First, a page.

Sunday, February 28, 2010

We ignore reality at our peril.

The comments below are excepts from today's column by Frank Rich in the New York Times.

Rich is often all too facile and in search of the clever phrase or image in lieu of serious commentary, and he will forever be tainted by his part in the smarmy smearing of Al Gore in 2000 (together with colleagues Maureen Dowd, Ceci Connolly & "Stenographer Sue" Schmidt), but he often indicates a solid historical perspective and, from my point of view, he is very much on target today.

We live in very dangerous times and they echo a very bad time in our recent history:
Anyone who was cognizant during the McVeigh firestorm would recognize the old warning signs re-emerging from the mists of history. The Patriot movement. "The New World Order," with its shadowy conspiracies hatched by the Council on Foreign Relations and the Trilateral Commission. Sandpoint, Idaho. White supremacists. Militias.

[T]he unhinged and sometimes armed anti-government right that was thought to have vaporized after its Oklahoma apotheosis is making a comeback. And now it is finding common cause with some elements of the diverse, far-flung and still inchoate Tea Party movement. All it takes is a few self-styled "patriots" to sow havoc.

[M]ost Tea Party groups have no affiliation with the G.O.P. despite the party’s ham-handed efforts to co-opt them. The more we learn about the Tea Partiers, the more we can see why. They loathe John McCain and the free-spending, TARP-tainted presidency of George W. Bush. They really do hate all of Washington, and if they hate Obama more than the Republican establishment, it’s only by a hair or two. (Were Obama not earning extra demerits in some circles for his race, it might be a dead heat.) The Tea Partiers want to eliminate most government agencies, starting with the Fed and the I.R.S., and end spending on entitlement programs. They are not to be confused with the Party of No holding forth in Washington — a party that, after all, is now positioning itself as a defender of Medicare spending. What we are talking about here is the Party of No Government at All.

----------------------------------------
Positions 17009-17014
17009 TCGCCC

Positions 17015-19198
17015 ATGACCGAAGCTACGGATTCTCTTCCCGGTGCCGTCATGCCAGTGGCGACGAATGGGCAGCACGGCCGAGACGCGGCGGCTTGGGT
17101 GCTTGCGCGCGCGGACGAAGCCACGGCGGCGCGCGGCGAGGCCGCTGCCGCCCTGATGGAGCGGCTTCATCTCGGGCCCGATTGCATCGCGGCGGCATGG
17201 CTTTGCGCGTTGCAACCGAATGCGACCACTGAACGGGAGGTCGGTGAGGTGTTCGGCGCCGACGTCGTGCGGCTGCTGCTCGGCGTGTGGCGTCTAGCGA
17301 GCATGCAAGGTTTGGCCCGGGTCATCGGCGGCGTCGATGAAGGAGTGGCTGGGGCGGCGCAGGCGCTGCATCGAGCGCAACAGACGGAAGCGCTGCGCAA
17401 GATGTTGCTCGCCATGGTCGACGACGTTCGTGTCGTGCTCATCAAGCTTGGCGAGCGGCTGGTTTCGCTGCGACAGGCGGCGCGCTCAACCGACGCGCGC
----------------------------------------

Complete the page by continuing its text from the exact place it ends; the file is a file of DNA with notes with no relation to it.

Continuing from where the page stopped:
The distinction between the Tea Party movement and the official G.O.P. is real, and we ignore it at our peril. While Washington is fixated on the natterings of Mitch McConnell, John Boehner, Michael Steele and the presumed 2012 Republican presidential front-runner, Mitt Romney, these and the other leaders of the Party of No are anathema or irrelevant to most Tea Partiers. Indeed, McConnell, Romney and company may prove largely irrelevant to the overall political dynamic taking hold in America right now. The old G.O.P. guard has no discernible national constituency beyond the scattered, often impotent remnants of aging country club Republicanism. The passion on the right has migrated almost entirely to the Tea Party’s counterconservatism.

At [CPAC]'s conclusion, a presidential straw poll was won by Congressman Paul, ending a three-year Romney winning streak. No less an establishment conservative observer than the Wall Street Journal editorialist Dorothy Rabinowitz describes Paul’s followers as "conspiracy theorists, anti-government zealots, 9/11 truthers, and assorted other cadres of the obsessed and deranged.

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